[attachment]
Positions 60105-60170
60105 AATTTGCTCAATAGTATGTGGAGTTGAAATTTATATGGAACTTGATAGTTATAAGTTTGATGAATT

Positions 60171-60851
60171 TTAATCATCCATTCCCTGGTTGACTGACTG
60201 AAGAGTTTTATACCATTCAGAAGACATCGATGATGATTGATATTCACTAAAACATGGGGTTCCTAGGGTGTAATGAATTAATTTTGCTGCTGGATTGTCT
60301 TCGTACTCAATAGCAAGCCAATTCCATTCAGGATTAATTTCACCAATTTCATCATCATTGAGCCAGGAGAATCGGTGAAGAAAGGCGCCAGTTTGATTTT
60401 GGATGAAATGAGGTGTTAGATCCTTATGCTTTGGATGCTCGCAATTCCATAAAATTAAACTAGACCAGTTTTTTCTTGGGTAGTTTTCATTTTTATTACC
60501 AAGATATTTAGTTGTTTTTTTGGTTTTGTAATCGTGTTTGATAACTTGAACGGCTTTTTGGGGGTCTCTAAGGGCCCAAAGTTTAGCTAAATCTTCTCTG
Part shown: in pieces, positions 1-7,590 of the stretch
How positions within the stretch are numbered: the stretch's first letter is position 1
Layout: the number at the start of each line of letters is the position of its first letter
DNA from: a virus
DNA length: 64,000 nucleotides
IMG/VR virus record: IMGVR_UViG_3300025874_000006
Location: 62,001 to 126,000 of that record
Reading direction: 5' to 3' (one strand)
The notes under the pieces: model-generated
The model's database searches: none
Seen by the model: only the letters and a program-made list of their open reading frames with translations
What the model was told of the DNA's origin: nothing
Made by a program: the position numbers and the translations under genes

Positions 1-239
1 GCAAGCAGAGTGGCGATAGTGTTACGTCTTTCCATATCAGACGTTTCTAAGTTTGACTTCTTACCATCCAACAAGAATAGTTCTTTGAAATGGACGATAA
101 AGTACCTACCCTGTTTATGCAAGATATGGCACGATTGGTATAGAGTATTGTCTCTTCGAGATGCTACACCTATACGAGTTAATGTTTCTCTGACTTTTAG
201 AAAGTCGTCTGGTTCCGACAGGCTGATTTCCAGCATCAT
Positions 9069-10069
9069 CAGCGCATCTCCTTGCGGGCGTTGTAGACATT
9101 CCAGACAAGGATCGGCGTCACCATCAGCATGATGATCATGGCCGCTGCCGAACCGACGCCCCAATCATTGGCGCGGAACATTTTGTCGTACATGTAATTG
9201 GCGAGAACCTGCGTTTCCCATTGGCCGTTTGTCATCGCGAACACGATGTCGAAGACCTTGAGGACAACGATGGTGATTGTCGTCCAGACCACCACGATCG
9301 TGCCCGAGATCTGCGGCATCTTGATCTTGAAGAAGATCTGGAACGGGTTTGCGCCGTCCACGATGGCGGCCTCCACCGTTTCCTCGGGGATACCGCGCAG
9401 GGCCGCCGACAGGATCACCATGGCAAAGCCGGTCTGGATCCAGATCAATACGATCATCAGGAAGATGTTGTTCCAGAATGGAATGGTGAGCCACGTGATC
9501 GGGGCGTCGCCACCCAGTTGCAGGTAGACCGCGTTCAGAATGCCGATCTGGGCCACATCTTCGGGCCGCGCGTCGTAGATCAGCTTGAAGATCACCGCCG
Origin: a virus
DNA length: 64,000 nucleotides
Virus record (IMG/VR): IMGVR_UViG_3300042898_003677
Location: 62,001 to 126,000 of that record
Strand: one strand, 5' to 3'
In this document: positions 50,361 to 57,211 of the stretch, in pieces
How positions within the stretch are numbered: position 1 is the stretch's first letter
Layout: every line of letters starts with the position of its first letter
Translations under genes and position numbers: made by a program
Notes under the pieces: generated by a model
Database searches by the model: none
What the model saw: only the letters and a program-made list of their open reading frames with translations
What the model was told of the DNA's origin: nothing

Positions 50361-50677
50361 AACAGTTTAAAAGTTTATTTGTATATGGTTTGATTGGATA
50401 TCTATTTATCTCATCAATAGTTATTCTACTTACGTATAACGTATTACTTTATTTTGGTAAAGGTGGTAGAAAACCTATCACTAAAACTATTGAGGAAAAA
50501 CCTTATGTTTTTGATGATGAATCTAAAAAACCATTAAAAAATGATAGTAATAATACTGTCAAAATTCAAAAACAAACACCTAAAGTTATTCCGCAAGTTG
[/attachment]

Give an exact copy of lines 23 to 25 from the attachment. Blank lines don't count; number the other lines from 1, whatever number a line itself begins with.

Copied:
1 GCAAGCAGAGTGGCGATAGTGTTACGTCTTTCCATATCAGACGTTTCTAAGTTTGACTTCTTACCATCCAACAAGAATAGTTCTTTGAAATGGACGATAA
101 AGTACCTACCCTGTTTATGCAAGATATGGCACGATTGGTATAGAGTATTGTCTCTTCGAGATGCTACACCTATACGAGTTAATGTTTCTCTGACTTTTAG
201 AAAGTCGTCTGGTTCCGACAGGCTGATTTCCAGCATCAT